Is Indoor Dining Safe During the Coronavirus Pandemic?
Sure you *can* dine in at restaurants in many parts of the country. But should you?
The scene: A two-hour indoor birthday dinner at an upscale American restaurant in downtown Des Moines, Iowa. The day: Saturday, June 20. The result: 8 positive cases of coronavirus so far, likely sparked by a couple who traveled from Texas and later confessed that they attended while already feeling sick and planning on getting tested.
Samantha Manning, a social media specialist for EatingWell and Allrecipes in Des Moines, Iowa recalls, "I didn't realize it was going to be such a large group—16 people—before arriving. Some of the people there I hadn't met before, they were mutual friends of the person we were celebrating."
It was the first and only time she had been out to eat inside at a restaurant since businesses in Iowa were shut down in mid-March.
"I had been quite strict about social distancing and wearing a mask prior to that evening. I guess I was getting antsy seeing everyone else out and about in the weeks leading up to the event, and wasn't aware of the spike in cases in Iowa," she says. "It wasn't until I arrived at the restaurant and saw how many people were there that I started to get nervous."
Two days after the dinner, on the night of June 22, Manning's boyfriend started to experience some coronavirus symptoms. The other 14 people at the party didn't know to begin quarantine until Tuesday, and all 16 had to let everyone else they had seen on Sunday and Monday at other gatherings or at work that they had been exposed for proper contact tracing.
"As far as I know, 8 people who attended the dinner tested positive that week. I was tested on Thursday and got the positive results back on Saturday. No one that my boyfriend or I saw on Sunday or Monday got sick, so we think it didn't spread past the two of us. However, the small business that my boyfriend works for had to completely shut down for the week while they all got tested. The ripple effect of one exposure is wild," she says.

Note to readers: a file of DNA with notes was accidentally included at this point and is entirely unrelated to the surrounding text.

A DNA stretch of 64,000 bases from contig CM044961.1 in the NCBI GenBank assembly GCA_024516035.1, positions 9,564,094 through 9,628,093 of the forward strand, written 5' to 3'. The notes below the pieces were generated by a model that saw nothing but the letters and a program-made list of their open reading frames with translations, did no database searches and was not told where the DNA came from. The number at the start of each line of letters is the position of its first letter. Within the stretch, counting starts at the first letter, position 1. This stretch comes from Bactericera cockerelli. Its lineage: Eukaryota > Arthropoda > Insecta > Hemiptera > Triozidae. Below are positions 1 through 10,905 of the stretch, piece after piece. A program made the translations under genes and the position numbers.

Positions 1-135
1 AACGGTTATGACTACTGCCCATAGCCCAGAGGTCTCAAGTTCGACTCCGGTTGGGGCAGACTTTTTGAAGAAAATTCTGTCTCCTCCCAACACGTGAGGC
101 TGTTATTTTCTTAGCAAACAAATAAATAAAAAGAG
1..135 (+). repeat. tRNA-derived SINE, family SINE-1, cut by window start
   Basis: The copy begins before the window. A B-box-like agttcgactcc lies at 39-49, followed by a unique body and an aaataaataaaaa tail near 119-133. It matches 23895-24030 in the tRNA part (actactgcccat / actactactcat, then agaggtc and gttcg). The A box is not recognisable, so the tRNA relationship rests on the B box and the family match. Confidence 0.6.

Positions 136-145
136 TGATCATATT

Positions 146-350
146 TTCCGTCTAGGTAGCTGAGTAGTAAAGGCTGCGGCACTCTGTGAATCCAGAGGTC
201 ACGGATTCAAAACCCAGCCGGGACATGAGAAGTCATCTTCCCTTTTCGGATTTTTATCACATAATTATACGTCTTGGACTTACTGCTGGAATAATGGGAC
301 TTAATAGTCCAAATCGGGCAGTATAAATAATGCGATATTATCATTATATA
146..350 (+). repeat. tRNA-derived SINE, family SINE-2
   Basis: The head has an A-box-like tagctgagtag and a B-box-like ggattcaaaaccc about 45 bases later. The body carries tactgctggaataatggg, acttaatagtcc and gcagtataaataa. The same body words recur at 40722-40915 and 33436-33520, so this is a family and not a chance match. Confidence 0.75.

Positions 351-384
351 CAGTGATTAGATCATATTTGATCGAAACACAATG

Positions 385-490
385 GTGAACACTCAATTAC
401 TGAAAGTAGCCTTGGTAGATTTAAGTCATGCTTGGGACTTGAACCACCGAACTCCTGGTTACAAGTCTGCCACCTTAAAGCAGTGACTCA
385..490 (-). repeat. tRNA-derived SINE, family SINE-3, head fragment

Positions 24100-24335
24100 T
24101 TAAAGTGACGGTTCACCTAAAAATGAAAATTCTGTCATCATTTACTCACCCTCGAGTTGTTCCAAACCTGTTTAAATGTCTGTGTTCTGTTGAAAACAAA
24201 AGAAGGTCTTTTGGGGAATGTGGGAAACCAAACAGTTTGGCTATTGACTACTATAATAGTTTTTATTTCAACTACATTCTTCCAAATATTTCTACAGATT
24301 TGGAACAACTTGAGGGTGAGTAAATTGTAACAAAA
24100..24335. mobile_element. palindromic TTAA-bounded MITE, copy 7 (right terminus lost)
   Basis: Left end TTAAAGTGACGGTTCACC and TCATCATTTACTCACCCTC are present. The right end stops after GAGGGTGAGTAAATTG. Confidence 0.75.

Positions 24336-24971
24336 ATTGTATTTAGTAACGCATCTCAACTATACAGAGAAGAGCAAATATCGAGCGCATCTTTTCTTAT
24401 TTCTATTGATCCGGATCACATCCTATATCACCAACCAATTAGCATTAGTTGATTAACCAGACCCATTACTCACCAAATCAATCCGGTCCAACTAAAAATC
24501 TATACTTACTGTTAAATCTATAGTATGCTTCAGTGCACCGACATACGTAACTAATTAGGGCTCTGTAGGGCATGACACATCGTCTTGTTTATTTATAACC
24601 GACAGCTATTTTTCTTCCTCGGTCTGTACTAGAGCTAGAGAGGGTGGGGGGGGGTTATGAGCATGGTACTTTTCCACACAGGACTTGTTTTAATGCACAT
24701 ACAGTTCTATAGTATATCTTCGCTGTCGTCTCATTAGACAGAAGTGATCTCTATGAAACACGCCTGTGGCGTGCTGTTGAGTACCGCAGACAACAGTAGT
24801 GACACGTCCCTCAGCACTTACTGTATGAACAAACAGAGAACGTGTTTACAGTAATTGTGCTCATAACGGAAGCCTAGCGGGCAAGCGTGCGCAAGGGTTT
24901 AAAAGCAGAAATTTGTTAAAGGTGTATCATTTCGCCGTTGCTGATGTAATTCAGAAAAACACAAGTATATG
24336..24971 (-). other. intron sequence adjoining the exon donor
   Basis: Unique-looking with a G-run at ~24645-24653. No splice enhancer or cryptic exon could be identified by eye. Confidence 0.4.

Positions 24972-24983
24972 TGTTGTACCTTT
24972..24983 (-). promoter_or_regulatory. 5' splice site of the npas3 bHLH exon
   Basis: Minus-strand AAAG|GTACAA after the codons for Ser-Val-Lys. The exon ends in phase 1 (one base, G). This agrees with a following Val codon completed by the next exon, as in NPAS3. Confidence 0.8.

Manning herself didn't show any symptoms for 13 days, and wouldn't have quarantined or had a test if she hadn't been aware of the exposure. On Friday, July 3, she lost her sense of smell, felt forehead pressure similar to a head cold and began sneezing a bit. The next day, she began to feel better, but her sense of smell is still MIA. Others in the group were asymptomatic, or experienced fairly mild symptoms including headaches, exhaustion, loss of taste and smell or flu symptoms for a day or two.
Unfortunately, this is becoming an all too familiar tale as new positive cases hover between 40,000 and 60,000 per day in the United States since the start of July. Easing of restrictions for indoor gatherings appears to play a big role in the uptick in cases. JPMorgan Chase analyzed credit card location data and discovered that in-person restaurant dining is linked to faster spread of the coronavirus.
One bar and grill in Lansing, Michigan, has been cited as the source of more than 150 cases alone. As a result of these trends and more data, some governors (like Gavin Newsom of California) are shutting down bars and/or restaurants after reopening them—or slowing their plan to reopen (including Andrew Cuomo in New York).
This all comes on the heels of a new Japanese study that found that coronavirus cases are nearly 19 times more likely to be transmitted in indoor spaces than outdoor ones.
Many states still allow indoor dining, and many restaurateurs are doing their best to make the environment safely distanced, mask-inclusive and comply with all CDC guidelines. Still, any indoor get-together presents a risk, since the virus is transmitted from person to person through respiratory droplets. As Manning's dinner proves, you can't control what other diners do—and they can be putting you, other diners and the restaurant staff at risk.
"Looking back, I definitely should have stayed home. At first, I blamed it on the couple who exposed us, but in the end, it was on me for showing up. The responsible thing to do would have been to just stay home," she says.
While it's no fun to say "no" to celebrating momentous life events IRL, it's likely best to stick to virtual happy hours and dinner parties, takeout or, at most, small-group patio dining until positive cases begin to decrease more from coast to coast.
"As important as it feels to celebrate, it's more important to stop the spread of the virus," Manning says. "You can't assume that people you encounter out in public or at private gatherings are showing up healthy."